As Commencement and Summer Travel Approach, Mumps Cases Hit 58

As the academic year draws to a close, the number of mumps cases on Harvard’s campus continues to rise, with 58 confirmed cases as of Wednesday.

Students experiencing the mumps may not be able to participate in end-of-year Commencement activities, and those with symptoms of the disease have been encouraged by the Harvard Summer School Study Abroad Office to refrain from traveling.

Harvard University Health Services Director Paul J. Barreira, who provided the updated number, has previously expressed concern over the spread of the disease and asked students to take precautionary measures. He said students infected with the virus would not be able to participate in end-of-year activities.

“[G]iven the two- to three-week incubation period for the mumps virus, students who come down with the virus at this point may have to miss certain end-of-year and/or summer activities if they are ill,” Barreira wrote in an email statement.

An email sent out last week from the Summer School Study Abroad Office informed students of the mumps outbreak on campus, and encouraged students to refrain from travelling if they experienced any mumps symptoms.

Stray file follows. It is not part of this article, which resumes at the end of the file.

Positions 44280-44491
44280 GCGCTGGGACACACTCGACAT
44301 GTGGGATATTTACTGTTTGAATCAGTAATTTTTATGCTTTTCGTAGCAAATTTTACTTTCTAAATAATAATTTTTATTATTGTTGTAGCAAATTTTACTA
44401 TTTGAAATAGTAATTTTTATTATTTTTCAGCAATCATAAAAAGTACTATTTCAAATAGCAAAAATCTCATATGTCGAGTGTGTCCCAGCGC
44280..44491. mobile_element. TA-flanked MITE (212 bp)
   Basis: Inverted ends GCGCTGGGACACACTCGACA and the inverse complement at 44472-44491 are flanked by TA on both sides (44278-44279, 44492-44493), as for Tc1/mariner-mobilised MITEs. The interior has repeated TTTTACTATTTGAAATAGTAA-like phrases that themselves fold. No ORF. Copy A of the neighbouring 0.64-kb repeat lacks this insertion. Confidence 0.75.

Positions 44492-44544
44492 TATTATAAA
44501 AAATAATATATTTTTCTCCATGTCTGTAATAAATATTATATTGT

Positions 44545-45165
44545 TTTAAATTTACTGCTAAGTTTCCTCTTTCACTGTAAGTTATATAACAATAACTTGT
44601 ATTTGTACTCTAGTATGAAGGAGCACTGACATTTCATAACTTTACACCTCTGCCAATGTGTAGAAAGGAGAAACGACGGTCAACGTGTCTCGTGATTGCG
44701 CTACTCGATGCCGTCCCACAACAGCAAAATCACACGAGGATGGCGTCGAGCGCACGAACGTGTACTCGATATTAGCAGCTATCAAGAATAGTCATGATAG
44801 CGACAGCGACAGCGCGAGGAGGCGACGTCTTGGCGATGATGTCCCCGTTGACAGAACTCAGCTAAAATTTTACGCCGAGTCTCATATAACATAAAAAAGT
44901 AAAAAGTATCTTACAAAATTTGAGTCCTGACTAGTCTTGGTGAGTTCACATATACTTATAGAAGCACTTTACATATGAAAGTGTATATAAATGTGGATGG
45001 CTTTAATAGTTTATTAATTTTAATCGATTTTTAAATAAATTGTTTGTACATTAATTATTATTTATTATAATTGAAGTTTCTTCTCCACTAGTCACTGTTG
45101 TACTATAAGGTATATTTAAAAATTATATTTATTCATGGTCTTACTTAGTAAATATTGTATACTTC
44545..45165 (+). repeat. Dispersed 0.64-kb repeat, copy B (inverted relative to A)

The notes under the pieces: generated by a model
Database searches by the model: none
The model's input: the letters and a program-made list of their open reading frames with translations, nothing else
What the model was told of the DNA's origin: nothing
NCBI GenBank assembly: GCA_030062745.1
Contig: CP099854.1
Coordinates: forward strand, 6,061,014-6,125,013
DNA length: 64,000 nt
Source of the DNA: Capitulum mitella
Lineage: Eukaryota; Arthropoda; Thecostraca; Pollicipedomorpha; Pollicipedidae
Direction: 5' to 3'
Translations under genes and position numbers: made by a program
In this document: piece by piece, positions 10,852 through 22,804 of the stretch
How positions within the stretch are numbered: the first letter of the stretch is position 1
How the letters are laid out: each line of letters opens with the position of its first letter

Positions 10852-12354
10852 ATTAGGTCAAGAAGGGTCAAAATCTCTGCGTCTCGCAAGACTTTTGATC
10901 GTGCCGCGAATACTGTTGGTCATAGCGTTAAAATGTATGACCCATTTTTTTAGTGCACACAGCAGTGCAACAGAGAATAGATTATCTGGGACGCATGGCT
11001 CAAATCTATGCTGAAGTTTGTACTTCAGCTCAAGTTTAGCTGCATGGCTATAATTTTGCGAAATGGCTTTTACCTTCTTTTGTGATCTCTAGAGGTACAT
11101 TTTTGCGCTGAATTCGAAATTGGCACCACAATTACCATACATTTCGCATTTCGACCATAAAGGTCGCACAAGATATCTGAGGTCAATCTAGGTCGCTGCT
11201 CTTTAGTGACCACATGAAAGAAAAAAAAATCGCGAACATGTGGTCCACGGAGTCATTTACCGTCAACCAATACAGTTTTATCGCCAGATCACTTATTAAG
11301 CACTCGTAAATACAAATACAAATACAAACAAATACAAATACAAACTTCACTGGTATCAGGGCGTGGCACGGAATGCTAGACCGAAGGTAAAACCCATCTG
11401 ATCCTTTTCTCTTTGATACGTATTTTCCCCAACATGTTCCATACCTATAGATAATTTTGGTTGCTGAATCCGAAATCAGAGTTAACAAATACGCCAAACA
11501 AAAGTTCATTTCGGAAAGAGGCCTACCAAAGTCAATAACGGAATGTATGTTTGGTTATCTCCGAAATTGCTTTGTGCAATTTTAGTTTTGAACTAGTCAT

In the email, students were advised to call Harvard Travel Assist if they experienced any symptoms of mumps while abroad, and were told that case managers “will advise you on your situation and work with us to connect you with appropriate resources.”

According to Stephanie T. Kacoyanis, a spokesperson for the Harvard Division of Continuing Education, the Summer School has met with Harvard University Health Services and Global Support Services to discuss issues surrounding the potential spread of the virus abroad.

Though students traveling abroad have to undergo a “health clearance” process, which includes necessary inoculations required for the country of destination, no additional screening for mumps is in place, Kacoyanis wrote in an email. She added that the Summer School Study Abroad Office would not change any policies due to mumps.

“As of now, no changes to any programs are planned, but we will continue to monitor the situation,” Kacoyanis wrote.

Mumps is transmitted through salivary exchange, or respiratory droplets, fairly large particles that come out of people’s mouths and noses.

Those infected with mumps have been placed under quarantine for five days—Harvard College students experiencing symptoms have been housed at the Harvard Inn. The outbreak, which Barreira first confirmed in early March, has affected various groups on campus and spread throughout the Boston area.

—Staff writer Menaka V. Narayanan can be reached at menaka.narayanan@thecrimson.com. Follow her on Twitter @mnarayanan97.

Tags

Recommended Articles